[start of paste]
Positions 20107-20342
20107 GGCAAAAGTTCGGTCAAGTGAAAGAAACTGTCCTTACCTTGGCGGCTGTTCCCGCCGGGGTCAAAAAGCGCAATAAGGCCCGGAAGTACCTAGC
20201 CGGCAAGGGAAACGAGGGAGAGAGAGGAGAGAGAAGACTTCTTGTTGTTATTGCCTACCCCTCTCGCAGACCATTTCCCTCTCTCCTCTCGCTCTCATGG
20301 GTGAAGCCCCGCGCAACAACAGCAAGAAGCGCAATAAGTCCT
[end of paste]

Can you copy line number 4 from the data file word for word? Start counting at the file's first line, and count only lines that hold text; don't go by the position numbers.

20301 GTGAAGCCCCGCGCAACAACAGCAAGAAGCGCAATAAGTCCT